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John Passant

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October 2014



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My interview Razor Sharp 18 February
Me interviewed by Sharon Firebrace on Razor Sharp on Tuesday 18 February. (0)

My interview Razor Sharp 11 February 2014
Me interviewed by Sharon Firebrace on Razor Sharp this morning. The Royal Commission, car industry and age of entitlement get a lot of the coverage. (0)

Razor Sharp 4 February 2014
Me on 4 February 2014 on Razor Sharp with Sharon Firebrace. (0)

Time for a House Un-Australian Activities Committee?
Tony Abbott thinks the Australian Broadcasting Corporation is Un-Australian. I am looking forward to his government setting up the House Un-Australian Activities Committee. (1)

Make Gina Rinehart work for her dole

Sick kids and paying upfront


Save Medicare

Demonstrate in defence of Medicare at Sydney Town Hall 1 pm Saturday 4 January (0)

Me on Razor Sharp this morning
Me interviewed by Sharon Firebrace this morning for Razor Sharp. It happens every Tuesday. (0)

I am not surprised
I think we are being unfair to this Abbott ‘no surprises’ Government. I am not surprised. (0)

Send Barnaby to Indonesia
It is a pity that Barnaby Joyce, a man of tact, diplomacy, nuance and subtlety, isn’t going to Indonesia to fix things up. I know I am disappointed that Barnaby is missing out on this great opportunity, and I am sure the Indonesians feel the same way. [Sarcasm alert.] (0)



Labor green with envy over Whitlam

The Australian Labor Party and the Greens, two parties of neoliberalism, are fighting over the legacy of Gough Whitlam.

Whitlam’s 1975 Budget, under Treasurer Bill Hayden, was the first attempt at introducing neoliberalism in Australia. So bad was it that the Fraser coup government kept the rotten Hayden budget.

This is what started the cat fight among the political kissing cousins.


The response from some Labor caucus members was to accuse the Greens of being grave diggers.  Anthony Albanese spent much of one interview condemning the Greens for using the photo of Whitlam. He was always a Labor man, Albanese thundered, and to worship graven images and false idols was a heinous political sin.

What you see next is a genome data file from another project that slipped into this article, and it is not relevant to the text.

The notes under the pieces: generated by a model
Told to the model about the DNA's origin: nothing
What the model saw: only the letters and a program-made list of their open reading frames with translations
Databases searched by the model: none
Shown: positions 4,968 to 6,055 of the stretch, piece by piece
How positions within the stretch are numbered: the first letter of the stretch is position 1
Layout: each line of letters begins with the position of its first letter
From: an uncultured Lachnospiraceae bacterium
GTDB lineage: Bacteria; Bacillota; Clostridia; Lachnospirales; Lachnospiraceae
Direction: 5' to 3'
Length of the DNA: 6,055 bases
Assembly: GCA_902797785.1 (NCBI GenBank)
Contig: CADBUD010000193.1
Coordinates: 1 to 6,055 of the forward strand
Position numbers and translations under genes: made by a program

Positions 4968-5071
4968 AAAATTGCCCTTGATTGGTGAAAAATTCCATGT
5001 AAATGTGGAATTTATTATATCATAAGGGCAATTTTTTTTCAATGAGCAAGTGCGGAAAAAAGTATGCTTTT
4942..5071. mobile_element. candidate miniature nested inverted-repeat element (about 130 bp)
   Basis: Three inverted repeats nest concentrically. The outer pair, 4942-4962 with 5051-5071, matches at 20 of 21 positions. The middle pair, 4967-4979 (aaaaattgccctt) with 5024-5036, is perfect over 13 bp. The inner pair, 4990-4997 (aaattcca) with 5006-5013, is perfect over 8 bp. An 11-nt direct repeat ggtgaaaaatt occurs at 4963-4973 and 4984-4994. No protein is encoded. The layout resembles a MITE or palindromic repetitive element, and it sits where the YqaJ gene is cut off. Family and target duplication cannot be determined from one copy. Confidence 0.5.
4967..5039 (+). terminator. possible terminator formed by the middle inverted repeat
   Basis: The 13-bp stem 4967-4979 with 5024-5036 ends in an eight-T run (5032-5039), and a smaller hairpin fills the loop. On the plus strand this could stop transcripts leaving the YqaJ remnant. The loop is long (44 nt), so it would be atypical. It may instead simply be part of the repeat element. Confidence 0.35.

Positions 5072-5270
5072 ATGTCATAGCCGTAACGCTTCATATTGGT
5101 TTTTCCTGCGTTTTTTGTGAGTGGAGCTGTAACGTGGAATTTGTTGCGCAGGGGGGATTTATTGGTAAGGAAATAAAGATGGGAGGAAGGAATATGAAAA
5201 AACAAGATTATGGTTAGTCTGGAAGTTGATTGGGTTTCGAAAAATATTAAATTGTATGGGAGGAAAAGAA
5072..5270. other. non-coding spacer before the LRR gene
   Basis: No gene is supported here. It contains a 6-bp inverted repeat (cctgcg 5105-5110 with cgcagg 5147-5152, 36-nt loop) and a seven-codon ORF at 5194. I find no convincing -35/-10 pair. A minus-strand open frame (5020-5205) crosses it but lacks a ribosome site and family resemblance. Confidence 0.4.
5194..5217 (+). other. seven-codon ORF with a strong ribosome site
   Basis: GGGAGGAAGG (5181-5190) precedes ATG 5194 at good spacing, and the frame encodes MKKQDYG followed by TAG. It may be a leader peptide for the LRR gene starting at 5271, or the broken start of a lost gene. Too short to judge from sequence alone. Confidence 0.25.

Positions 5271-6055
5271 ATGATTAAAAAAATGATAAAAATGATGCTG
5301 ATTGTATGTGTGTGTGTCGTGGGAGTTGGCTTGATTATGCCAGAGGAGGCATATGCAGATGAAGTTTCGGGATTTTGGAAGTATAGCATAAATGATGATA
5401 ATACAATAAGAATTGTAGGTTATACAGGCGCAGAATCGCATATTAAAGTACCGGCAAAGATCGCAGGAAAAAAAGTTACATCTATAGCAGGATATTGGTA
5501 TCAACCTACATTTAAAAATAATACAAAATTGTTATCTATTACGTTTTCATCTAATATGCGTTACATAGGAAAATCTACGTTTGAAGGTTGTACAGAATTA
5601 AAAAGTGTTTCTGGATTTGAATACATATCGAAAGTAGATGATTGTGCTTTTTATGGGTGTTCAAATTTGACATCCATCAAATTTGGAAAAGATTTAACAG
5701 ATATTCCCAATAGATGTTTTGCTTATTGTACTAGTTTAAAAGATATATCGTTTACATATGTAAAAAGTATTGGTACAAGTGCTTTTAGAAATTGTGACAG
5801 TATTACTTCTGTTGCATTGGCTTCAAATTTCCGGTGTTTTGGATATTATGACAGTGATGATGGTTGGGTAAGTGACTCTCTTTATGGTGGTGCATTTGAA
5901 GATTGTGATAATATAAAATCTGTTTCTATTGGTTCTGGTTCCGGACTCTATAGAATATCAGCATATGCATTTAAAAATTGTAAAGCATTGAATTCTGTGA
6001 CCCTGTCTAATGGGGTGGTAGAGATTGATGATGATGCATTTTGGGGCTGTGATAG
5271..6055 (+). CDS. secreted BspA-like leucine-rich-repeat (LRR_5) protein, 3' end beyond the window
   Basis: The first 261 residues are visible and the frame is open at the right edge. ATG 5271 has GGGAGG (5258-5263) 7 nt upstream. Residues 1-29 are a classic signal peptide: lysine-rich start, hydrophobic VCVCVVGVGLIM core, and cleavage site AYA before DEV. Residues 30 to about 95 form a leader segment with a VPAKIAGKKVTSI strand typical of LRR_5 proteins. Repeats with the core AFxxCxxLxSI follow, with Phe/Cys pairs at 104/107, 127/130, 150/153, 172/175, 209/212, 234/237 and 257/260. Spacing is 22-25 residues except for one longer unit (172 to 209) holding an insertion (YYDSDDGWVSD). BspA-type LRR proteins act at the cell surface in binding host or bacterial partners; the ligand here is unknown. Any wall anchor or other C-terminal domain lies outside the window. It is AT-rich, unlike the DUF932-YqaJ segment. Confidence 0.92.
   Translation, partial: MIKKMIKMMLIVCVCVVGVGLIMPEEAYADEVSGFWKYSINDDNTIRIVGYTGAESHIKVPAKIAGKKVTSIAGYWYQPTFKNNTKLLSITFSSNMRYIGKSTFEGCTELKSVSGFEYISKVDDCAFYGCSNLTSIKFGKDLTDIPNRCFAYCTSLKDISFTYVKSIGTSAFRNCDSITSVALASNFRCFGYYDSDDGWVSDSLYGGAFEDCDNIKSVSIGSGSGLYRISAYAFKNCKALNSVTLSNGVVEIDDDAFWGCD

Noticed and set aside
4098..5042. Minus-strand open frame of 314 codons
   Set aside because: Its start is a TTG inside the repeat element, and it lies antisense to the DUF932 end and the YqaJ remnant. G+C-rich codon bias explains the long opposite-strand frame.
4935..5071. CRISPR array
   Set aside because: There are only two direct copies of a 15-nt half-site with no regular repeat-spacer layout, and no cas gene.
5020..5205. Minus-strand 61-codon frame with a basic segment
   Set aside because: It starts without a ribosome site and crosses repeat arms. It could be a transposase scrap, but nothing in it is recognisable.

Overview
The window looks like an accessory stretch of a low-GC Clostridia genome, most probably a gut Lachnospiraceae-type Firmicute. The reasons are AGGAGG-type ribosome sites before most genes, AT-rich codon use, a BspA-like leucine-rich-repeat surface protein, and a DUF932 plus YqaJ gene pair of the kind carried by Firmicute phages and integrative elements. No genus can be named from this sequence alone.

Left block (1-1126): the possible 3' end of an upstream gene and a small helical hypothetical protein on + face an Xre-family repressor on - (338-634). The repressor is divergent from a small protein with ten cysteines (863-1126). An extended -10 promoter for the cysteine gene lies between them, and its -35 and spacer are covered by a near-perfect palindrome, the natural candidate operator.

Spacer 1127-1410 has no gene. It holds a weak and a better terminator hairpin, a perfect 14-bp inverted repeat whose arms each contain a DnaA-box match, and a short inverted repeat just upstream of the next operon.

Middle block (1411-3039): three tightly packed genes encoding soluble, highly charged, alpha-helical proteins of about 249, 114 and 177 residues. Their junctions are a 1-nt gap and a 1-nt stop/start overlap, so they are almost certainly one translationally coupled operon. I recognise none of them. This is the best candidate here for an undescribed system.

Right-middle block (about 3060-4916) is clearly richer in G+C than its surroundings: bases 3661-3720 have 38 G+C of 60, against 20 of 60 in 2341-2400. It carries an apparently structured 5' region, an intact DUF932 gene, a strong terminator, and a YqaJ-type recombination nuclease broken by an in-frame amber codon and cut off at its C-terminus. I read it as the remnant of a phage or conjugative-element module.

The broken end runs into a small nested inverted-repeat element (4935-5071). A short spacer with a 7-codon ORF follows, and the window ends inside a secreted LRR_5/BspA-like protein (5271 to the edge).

No doubt, and like all good Labor men and women his main role was to manage capitalism. So although the Party has changed markedly over the last 45 years, the desire to manage capitalism remains at its core. That means the party has changed over time, but that there is continuity in that change.  As I have argued elsewhere it has moved from being a capitalist workers’ party to a CAPITALIST workers’ party, perhaps on the way to becoming a CAPITALIST party.

Whitlam’s task was top modernise Australian capitalism. A fit and educated workforce was a key to that, and for a short time the needs of capital coincided with the demands of an active working class many members of which struck in 1974 for better wages. strike rates then were up to 100 times higher than now.

That short time disappeared as the post war boom collapsed on the back of falling profit rates across the globe. Anticipating Hawke and Keating, Hayden and Whitlam implemented an austerity budget in 1975 in response to the economic crisis gripping the world and Australia.  Whitlam, like Hawke and Keating to come, remained loyal to the central Labor goal of managing capitalism.

However, the Greens do have a point. Whitlam did abolish university fees from 1974 (and I was one of the beneficiaries in my third year at University). The Hawke Labor government under education minister John  Dawkins abolished fee free higher education in 1989.

Whitlam, under pressure from his working class base, ahd set up a universal health care scheme. It was Hawke Labor who first introduced a GP co-payment in 1991, initially announced as $3.50 per GP visit, watered down to $2.50 and coupled with a similar cut to the bulk billing reimbursement rate. The change of leadership saw Keating ditch this unpopular measure in March 1992 after it had been in place for 3 months.